The Final Say: How to Write the Perfect Ending

How to Write the Perfect Ending

Before you begin writing your masterpiece, you must first understand how to write the perfect ending. After all, a book is only as good as its ending. Your ending will leave the final impression on your readers, and a bad one might sour their opinion of your entire book. Writing the perfect ending, of course, is far more art than science, and it’s something that even our most celebrated authors have gotten wrong. (Compare, for instance, the original ending of Great Expectations to the one that was actually published.) To that end, let’s take a look at some tips to get your ending pointed in the right direction.

Know Your Resolution Beforehand

Before you get to finishing things, understand the resolution you want to provide. What message, emotion, or realization do you want readers to take away? Whatever your answer to that question is, try to keep it in mind as early into your writing process as possible, as this will allow your text to flow freely toward your intended ending. On the other hand, readers will be able to tell if you’ve simply pulled your ending out of a hat.

No matter your conclusion, make sure you reach it honestly. Even if your ending is meant to surprise or shock the reader, ensure your story reaches this twist via a thoughtful buildup, not a random leap.

Close Your Character Arcs

By the time your story ends, readers will have become extremely invested in your characters. You owe it to them to resolve your characters’ arcs and tie up their loose ends. Your major characters might find resolution through personal growth, redemption, the completion of a journey, the acquisition of wisdom, and so on. Failing to do this will make your story feel incomplete, and your ending ineffective. Readers will appreciate seeing your characters evolve and overcome (or, depending on the nature of your story, fail to overcome) challenges.

Stay True to Your Theme

Revisit the theme or central message of your book at the end. A well-crafted conclusion should reflect the thematic elements built into your narrative. It brings the story full circle, reinforcing the core ideas and leaving a lasting impression on the reader’s mind. Be as subtle as you like — if implemented correctly, readers will pick up on the thematic unity, even if it’s not explicitly spelled out.

Avoid Deus Ex Machina

When learning how to write the perfect ending, resist the urge to arbitrarily finish out your story with a twist. While surprises and twists can be powerful, avoid introducing elements that feel forced or come out of nowhere. An effective ending should be a natural progression of the story, satisfying the expectations set throughout the narrative. Twists merely for the sake of twists feel cheap and will leave your readers feeling cheated. A thoughtfully constructed twist, on the other hand, can leave an incredible impression on your audience, so if your story ends with a surprise, make sure it’s executed intelligently.

Consider Reader Expectations

Take into account the expectations you’ve set for your readers. If your book follows a certain genre or thematic pattern, ensure that the ending aligns with these expectations. A sad, downbeat ending may not be the best choice for a light romance novel, just as a picture-perfect happy ending might feel out of place at the end of your grim horror tale. This doesn’t mean that you should let reader expectations stymie your creativity. Instead, you should treat these expectations as a guide for what your audience is willing to tolerate.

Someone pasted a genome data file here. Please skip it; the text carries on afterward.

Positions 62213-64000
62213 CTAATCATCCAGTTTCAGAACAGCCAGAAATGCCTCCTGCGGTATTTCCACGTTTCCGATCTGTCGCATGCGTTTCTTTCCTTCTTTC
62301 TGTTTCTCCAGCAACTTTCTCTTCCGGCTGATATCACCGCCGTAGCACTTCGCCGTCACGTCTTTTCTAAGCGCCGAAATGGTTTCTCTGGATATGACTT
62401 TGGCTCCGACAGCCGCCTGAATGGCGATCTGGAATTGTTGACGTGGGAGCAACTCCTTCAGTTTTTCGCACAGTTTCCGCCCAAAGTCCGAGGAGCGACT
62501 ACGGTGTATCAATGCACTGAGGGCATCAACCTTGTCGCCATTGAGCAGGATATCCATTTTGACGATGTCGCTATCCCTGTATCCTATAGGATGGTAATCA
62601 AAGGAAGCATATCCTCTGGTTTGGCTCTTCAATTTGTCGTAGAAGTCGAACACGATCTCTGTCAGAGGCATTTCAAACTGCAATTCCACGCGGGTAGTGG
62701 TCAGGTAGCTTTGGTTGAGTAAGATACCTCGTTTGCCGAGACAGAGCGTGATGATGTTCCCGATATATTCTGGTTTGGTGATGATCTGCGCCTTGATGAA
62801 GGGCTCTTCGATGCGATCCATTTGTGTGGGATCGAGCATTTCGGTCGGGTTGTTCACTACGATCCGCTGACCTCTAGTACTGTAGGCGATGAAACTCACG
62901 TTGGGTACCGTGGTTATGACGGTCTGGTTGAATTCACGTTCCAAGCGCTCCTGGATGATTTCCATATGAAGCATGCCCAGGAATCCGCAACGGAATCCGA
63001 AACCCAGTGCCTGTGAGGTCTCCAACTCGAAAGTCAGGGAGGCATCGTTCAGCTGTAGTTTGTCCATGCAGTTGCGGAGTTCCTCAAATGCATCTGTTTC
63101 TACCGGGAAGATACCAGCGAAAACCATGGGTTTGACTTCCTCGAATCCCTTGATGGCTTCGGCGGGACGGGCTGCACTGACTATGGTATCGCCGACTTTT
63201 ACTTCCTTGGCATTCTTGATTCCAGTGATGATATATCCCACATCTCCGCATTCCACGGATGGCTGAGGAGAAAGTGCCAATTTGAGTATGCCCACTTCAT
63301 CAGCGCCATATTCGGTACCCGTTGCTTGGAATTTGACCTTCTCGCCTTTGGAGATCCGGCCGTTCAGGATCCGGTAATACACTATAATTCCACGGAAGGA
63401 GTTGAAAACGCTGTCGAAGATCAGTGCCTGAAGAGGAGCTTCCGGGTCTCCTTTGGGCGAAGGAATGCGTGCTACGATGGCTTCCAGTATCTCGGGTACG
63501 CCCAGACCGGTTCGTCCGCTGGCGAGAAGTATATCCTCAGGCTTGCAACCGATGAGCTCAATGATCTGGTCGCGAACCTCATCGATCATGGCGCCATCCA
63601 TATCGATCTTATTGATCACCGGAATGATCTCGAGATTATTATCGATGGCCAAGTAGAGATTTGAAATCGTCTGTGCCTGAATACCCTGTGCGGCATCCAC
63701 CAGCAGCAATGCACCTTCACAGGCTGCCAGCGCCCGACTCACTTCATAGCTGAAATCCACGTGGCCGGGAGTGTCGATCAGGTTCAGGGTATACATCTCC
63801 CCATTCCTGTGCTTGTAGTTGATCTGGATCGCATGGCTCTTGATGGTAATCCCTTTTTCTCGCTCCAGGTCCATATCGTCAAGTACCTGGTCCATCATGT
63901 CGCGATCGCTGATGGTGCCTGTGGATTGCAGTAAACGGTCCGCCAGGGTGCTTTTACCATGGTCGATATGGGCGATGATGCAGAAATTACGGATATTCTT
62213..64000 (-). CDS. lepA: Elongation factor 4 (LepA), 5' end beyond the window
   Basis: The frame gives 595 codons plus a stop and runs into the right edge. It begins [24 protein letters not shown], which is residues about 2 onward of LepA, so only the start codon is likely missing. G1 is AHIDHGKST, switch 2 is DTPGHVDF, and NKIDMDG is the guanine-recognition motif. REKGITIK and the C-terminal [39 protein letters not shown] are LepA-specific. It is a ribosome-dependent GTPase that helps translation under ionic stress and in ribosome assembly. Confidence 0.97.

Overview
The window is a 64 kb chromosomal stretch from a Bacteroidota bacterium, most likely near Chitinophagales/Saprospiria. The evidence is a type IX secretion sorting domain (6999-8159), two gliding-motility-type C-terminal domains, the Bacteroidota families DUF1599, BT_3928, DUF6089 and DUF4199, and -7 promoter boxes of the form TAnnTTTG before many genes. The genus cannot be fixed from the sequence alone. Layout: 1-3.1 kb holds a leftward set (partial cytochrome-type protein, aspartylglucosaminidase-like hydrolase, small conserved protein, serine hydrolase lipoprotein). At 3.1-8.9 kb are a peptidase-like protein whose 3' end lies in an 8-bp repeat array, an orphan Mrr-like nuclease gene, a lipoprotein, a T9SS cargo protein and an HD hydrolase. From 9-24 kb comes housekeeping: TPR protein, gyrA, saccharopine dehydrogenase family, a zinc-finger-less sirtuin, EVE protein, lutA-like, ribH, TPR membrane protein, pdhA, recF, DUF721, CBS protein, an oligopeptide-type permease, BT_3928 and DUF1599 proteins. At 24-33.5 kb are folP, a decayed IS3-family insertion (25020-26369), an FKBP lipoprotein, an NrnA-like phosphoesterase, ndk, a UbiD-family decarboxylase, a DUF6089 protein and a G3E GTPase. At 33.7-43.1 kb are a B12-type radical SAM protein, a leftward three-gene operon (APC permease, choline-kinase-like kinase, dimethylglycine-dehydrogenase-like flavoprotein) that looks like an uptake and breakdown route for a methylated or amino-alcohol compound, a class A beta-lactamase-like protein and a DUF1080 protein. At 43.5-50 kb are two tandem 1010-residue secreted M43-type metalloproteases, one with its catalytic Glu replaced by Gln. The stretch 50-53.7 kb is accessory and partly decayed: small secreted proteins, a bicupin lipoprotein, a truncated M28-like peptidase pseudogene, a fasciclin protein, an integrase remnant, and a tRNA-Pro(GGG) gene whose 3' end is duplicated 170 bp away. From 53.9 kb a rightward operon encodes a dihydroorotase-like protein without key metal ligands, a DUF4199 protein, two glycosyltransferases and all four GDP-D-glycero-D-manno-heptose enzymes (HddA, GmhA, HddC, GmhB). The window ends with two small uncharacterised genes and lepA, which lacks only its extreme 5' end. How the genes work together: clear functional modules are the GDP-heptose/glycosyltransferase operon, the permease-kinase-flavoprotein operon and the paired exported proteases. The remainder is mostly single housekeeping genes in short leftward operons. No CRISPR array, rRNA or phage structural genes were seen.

Create Indelible Images

The ending is your parting glance, your final handshake, your last goodbye. (Until the sequel, anyway.) Make it one to remember. Craft vivid images in the closing scenes. Whether through haunting prose, poignant dialogue, or symbolic descriptions, leave your readers with an image that will remain long after they close your book for the last time. Don’t be afraid to part with your readers via an abstract or metaphorical element, either, if your story supports it. See, for example, the ambiguous epilogue of Cormac McCarthy’s Blood Meridian — a brief-yet-powerful passage that is still actively discussed nearly four decades after its publication.

Don’t Rush It

Resist the urge to rush the ending. Allow the conclusion to unfold at a pace that allows readers to savor the resolution. Rushed endings can leave readers feeling unsatisfied or disconnected from the narrative. If you can’t wait to be done with your own story, it will show, and your audience will fail to take your work seriously.

Break All of These Rules

Rules are made to be broken. Just like real life, many stories simply can’t be bound up in a neat package. Sometimes the most effective ending is confusing, disappointing, or even frustrating. Maybe a character will finish out a book without undergoing any change, or without learning a thing. Sometimes that’s simply the way it has to be. If you’re going to ignore conventional wisdom, however, make sure you’re doing it for defensible reasons. Great literature is built on piles of broken rules and discarded conventions, but you must first understand the rules and conventions before you can thoughtfully circumvent them.

Remember, your ending is the last impression your readers will carry, so make it as indelible as the journey itself.

At Presto Page, we’re here to support you every step of the way. Whether you need assistance with self-publishing, design services, or any other aspect of self-publishing, we’re your partners in success. Contact us today to see what we can do for you!

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